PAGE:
YouTube TV is throwing in an upgraded 1080p choice for certain channels

YouTube TV home page with TV screen in background
(Image credit: Android Central)

What you need to know

  • YouTube TV is introducing an enhanced 1080p version for more channels, but only certain devices support this upgrade.
  • The rollout of "1080p Enhanced" was confirmed on Reddit, available for users with updated 4K-compatible streaming devices.
  • YouTube TV and Primetime Channels subscribers can now access the 1080p Enhanced option, delivering the highest video quality on compatible devices.

YouTube TV is beefing up the quality with an enhanced 1080p version on more channels, although not all devices can handle this upgrade.

The company confirmed the rollout on Reddit, saying that "1080p Enhanced" is now available on certain 4K-compatible streaming devices (via 9to5Google).

"We're rolling out a 1080p Enhanced option for YouTube TV and Primetime Channels subscribers," a YouTube community manager said in response to a Reddit post. "The option will be available on updated 4K-compatible streaming devices and delivers our highest video quality."

You can tweak your video quality settings whenever you want. For the best experience with 1080p Enhanced, YouTube suggests getting a 4K-compatible streaming device.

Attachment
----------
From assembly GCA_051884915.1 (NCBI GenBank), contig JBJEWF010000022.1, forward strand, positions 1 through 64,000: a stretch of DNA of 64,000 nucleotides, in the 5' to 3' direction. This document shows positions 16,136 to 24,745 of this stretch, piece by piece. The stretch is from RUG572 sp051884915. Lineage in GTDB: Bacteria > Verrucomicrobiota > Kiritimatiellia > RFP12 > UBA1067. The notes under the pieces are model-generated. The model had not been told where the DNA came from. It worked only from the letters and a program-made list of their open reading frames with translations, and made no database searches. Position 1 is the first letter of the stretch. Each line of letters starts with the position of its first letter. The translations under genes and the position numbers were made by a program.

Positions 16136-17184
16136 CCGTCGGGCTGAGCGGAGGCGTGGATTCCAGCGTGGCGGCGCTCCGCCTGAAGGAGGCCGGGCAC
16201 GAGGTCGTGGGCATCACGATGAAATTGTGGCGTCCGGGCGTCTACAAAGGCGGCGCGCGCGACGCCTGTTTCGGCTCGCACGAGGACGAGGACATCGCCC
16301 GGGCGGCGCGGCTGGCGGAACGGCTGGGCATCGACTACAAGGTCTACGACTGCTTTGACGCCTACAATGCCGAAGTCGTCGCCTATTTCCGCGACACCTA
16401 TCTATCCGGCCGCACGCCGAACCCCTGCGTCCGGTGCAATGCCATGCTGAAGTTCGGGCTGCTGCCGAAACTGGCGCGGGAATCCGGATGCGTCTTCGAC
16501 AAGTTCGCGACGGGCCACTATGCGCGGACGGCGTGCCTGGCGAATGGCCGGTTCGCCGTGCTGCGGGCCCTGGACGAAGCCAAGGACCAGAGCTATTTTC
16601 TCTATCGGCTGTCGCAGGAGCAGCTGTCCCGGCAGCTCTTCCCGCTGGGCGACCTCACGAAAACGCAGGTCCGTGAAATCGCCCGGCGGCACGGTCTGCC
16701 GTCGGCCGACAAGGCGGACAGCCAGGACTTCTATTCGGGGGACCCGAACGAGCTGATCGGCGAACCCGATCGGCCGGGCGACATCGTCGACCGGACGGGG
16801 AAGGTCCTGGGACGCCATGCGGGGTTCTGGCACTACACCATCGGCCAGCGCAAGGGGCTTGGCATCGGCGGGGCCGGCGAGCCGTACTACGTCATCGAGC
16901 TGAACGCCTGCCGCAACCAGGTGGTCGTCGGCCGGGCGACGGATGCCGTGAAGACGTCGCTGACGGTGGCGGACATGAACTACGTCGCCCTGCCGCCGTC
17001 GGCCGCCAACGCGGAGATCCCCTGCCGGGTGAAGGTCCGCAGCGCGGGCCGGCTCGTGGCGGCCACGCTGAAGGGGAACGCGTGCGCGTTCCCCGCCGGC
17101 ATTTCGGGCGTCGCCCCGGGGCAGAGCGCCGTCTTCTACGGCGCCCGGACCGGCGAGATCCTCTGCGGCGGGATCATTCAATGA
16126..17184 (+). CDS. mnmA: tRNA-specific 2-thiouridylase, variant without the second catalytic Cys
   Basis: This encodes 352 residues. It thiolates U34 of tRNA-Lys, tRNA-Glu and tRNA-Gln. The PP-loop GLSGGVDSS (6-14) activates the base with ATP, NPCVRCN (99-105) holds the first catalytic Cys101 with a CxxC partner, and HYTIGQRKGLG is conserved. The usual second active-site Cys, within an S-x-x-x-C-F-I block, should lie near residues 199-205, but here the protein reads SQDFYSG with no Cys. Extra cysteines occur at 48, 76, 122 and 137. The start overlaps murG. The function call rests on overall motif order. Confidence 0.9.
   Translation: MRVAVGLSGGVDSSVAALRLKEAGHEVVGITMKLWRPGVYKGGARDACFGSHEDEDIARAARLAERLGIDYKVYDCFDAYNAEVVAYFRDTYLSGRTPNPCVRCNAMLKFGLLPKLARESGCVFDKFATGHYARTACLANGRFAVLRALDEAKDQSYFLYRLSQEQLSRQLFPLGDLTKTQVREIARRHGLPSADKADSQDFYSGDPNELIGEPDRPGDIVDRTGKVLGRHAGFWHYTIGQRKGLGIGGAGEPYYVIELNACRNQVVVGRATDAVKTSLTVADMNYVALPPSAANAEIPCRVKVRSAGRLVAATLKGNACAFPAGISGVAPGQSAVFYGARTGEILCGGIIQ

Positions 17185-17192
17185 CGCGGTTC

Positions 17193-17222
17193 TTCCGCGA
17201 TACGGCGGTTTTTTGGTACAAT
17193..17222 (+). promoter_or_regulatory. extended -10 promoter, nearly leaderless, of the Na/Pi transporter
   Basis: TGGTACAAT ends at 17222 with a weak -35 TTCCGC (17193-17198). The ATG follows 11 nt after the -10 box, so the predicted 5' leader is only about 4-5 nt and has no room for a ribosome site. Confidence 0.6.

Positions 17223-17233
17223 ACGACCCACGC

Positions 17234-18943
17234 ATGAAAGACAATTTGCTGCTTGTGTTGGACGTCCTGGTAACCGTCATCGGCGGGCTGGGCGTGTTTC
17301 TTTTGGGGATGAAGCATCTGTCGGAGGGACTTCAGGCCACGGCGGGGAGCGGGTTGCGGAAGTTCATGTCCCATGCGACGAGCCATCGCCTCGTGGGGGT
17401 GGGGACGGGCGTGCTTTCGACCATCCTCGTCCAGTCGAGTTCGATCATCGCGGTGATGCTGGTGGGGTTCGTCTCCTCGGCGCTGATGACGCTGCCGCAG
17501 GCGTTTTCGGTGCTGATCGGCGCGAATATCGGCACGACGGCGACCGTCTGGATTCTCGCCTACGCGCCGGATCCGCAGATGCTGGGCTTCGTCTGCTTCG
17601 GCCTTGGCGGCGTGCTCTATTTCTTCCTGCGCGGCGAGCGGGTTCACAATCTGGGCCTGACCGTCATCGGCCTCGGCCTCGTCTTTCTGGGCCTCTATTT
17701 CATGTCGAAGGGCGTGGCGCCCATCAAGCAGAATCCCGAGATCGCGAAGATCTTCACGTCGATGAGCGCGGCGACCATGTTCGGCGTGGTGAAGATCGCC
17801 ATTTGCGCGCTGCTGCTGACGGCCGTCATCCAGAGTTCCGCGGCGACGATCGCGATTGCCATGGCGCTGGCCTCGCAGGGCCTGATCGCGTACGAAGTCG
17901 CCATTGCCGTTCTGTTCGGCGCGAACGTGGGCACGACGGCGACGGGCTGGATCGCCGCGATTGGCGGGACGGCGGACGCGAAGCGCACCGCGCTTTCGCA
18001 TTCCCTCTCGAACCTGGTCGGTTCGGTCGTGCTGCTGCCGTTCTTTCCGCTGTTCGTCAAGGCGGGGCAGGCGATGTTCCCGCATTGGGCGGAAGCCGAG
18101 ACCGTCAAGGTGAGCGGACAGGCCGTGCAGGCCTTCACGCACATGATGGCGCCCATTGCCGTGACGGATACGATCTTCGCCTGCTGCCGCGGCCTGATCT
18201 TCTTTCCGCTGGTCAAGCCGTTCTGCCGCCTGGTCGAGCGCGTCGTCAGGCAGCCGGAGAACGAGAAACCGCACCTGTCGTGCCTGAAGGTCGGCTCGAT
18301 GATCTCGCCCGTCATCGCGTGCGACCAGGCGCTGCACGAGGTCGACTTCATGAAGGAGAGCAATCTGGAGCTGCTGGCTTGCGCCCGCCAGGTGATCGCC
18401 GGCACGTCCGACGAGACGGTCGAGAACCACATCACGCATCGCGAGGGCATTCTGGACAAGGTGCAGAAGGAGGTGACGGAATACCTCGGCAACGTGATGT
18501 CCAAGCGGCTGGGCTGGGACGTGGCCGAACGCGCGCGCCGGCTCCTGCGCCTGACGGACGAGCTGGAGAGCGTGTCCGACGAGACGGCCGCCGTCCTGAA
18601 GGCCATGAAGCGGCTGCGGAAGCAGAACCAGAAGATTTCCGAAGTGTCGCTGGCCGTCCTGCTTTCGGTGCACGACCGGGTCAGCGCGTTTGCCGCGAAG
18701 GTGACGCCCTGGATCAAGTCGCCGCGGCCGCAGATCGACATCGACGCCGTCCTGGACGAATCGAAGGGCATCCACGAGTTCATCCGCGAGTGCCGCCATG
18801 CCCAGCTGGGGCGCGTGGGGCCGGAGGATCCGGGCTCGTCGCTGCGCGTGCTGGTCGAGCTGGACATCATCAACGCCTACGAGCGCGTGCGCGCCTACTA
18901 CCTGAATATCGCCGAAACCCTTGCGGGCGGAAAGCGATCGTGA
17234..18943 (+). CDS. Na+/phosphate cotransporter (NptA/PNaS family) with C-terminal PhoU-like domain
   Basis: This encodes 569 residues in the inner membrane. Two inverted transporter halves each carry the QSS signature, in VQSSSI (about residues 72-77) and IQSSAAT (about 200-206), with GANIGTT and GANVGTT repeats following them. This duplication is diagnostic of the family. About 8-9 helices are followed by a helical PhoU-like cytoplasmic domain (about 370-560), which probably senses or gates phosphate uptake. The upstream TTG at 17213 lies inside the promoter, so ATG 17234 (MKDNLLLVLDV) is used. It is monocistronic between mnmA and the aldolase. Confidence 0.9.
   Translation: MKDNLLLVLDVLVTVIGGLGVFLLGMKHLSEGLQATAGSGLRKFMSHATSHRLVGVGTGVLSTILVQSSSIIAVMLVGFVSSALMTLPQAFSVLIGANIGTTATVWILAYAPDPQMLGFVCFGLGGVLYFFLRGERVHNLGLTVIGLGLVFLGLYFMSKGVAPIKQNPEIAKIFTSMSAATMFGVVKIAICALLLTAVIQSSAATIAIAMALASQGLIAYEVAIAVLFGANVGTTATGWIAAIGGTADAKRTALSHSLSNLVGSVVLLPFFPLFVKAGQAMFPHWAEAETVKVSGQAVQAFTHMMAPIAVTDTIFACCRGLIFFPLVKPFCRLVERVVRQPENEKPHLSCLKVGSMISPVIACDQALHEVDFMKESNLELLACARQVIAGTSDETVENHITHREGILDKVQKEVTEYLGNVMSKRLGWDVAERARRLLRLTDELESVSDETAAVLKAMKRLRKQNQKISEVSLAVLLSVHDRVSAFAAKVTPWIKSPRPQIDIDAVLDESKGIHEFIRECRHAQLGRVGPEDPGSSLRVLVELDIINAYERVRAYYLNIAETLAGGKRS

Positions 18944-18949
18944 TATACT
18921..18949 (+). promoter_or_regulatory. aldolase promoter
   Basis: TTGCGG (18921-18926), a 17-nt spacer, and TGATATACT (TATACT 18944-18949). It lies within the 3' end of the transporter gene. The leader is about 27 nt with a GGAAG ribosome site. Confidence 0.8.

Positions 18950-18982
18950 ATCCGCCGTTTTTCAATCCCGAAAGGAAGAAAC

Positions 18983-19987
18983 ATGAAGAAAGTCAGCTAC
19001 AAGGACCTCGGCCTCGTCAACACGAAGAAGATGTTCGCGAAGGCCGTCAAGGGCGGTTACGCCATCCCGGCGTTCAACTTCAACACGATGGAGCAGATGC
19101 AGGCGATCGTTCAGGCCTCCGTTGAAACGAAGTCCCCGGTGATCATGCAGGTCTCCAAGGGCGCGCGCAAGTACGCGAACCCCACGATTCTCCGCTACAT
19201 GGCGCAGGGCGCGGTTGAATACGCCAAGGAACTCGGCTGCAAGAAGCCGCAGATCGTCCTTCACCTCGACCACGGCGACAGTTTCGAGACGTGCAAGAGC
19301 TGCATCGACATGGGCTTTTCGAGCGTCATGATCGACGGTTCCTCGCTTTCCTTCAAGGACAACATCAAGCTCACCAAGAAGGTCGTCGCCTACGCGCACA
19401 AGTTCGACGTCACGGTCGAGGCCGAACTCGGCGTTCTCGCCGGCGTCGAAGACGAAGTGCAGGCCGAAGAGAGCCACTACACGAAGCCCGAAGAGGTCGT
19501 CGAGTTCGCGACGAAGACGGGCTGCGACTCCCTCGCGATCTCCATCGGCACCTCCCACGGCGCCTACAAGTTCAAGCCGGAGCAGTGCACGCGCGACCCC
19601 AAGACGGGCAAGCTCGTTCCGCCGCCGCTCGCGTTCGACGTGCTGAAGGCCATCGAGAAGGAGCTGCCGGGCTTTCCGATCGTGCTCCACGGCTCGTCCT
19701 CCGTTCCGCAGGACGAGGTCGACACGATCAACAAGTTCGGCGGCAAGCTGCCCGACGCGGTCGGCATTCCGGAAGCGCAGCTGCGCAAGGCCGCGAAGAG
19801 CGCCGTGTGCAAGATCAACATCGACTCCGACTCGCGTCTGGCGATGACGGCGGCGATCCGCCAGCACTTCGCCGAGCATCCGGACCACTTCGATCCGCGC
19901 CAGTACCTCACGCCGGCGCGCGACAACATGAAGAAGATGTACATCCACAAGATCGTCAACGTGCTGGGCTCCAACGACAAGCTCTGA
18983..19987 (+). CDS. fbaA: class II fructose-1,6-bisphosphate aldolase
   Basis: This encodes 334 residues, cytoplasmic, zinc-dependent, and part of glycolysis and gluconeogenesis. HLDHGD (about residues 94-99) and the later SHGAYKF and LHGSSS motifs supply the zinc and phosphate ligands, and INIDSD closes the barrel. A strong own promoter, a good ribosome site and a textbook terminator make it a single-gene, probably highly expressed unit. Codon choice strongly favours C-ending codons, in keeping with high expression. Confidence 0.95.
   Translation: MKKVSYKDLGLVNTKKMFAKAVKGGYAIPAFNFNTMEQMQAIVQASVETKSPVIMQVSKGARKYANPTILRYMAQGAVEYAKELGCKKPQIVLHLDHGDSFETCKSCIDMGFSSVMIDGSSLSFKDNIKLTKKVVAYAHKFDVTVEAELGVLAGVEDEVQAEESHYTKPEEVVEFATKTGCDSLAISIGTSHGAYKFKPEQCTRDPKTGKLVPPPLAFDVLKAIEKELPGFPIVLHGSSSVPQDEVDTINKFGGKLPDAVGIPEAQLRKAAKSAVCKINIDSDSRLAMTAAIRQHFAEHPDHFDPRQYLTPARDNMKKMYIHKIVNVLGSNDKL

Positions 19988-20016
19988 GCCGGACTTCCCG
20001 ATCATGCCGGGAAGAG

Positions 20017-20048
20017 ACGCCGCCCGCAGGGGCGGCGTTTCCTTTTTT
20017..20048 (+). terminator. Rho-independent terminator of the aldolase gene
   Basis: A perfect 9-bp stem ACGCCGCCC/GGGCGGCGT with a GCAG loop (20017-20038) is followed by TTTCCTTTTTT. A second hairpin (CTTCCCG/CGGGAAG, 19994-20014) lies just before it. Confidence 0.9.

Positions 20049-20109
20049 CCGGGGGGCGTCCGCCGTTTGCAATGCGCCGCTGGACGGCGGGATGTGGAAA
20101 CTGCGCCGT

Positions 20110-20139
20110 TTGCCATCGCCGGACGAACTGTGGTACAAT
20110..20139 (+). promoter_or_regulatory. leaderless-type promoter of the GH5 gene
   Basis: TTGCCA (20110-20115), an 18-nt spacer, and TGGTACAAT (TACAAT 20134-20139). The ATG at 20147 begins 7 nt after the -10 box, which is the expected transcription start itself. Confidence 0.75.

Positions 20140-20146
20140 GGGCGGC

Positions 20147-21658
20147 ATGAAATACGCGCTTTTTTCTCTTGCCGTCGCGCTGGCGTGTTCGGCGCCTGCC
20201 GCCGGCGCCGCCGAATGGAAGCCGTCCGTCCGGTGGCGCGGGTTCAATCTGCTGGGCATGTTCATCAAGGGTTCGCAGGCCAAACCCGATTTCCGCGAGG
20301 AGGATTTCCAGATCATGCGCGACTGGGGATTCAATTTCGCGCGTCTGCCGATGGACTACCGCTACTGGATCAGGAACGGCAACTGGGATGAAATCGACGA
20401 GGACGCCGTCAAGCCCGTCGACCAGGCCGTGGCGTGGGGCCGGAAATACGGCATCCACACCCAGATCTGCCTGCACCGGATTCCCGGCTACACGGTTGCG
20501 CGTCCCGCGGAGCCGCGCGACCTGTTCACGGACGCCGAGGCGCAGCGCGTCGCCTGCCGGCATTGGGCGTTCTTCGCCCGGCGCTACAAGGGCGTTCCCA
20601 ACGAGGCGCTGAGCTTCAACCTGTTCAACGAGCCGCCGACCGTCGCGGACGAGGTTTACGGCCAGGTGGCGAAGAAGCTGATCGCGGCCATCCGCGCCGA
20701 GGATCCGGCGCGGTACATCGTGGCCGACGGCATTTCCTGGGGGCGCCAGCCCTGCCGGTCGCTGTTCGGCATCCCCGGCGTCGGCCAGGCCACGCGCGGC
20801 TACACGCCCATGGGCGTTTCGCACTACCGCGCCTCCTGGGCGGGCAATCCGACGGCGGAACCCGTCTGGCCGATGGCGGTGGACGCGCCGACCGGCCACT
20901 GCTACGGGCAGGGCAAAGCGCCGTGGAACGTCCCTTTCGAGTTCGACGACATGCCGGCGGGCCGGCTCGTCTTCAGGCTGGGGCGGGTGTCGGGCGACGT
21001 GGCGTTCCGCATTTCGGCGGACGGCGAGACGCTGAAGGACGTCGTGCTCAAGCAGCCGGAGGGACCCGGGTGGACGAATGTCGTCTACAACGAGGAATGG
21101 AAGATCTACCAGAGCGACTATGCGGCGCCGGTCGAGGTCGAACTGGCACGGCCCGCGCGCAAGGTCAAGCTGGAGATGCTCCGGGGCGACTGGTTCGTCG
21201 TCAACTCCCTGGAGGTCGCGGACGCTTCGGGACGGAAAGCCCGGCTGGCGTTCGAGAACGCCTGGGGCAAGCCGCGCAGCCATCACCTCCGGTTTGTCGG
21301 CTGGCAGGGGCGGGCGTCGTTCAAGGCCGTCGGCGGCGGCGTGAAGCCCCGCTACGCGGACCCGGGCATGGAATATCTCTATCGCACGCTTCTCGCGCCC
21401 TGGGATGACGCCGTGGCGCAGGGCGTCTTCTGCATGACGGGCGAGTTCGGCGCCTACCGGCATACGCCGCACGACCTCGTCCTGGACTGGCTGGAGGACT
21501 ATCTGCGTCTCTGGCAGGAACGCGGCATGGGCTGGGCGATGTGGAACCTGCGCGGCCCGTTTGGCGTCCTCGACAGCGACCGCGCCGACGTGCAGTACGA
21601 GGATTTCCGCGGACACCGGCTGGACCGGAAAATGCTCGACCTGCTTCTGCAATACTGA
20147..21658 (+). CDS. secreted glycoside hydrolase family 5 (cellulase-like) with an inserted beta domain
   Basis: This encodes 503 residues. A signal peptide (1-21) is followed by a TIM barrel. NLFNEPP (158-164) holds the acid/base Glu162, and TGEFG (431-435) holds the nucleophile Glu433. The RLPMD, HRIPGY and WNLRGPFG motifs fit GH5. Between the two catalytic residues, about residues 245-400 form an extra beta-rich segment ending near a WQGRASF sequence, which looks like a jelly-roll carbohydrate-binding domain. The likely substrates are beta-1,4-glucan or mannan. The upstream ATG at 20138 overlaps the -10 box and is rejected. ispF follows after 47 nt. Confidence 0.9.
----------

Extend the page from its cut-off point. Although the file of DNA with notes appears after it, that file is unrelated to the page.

The service did not specify which channels are gaining support for the enhanced bitrate feature. You might need to do a bit of channel surfing to find out.

Of course, the streaming quality on YouTube TV can differ based on what you're watching. For a bunch of channels, they've been sticking with the 1080i broadcast standard for a while, not exactly hitting the 1080p mark you might expect from other streaming services.

If you're subscribed to YouTube Premium, you can already catch videos in that crisp 1080p enhanced quality on the web, mobile, and TVs. It kicked off as an iOS exclusive, but it began spreading its wings to Android, web browsers, and smart TVs last June.

You don't have to lift a finger; the feature kicks in automatically based on your connection and settings. But if you're feeling hands-on, you can toggle it yourself in the quality menu.

This quality setting hooks you up with an improved bitrate, meaning more information per pixel, according to YouTube.

Jay Bonggolto
News Writer & Reviewer

Jay Bonggolto always keeps a nose for news. He has been writing about consumer tech and apps for as long as he can remember, and he has used a variety of Android phones since falling in love with Jelly Bean. Send him a direct message via Twitter or LinkedIn.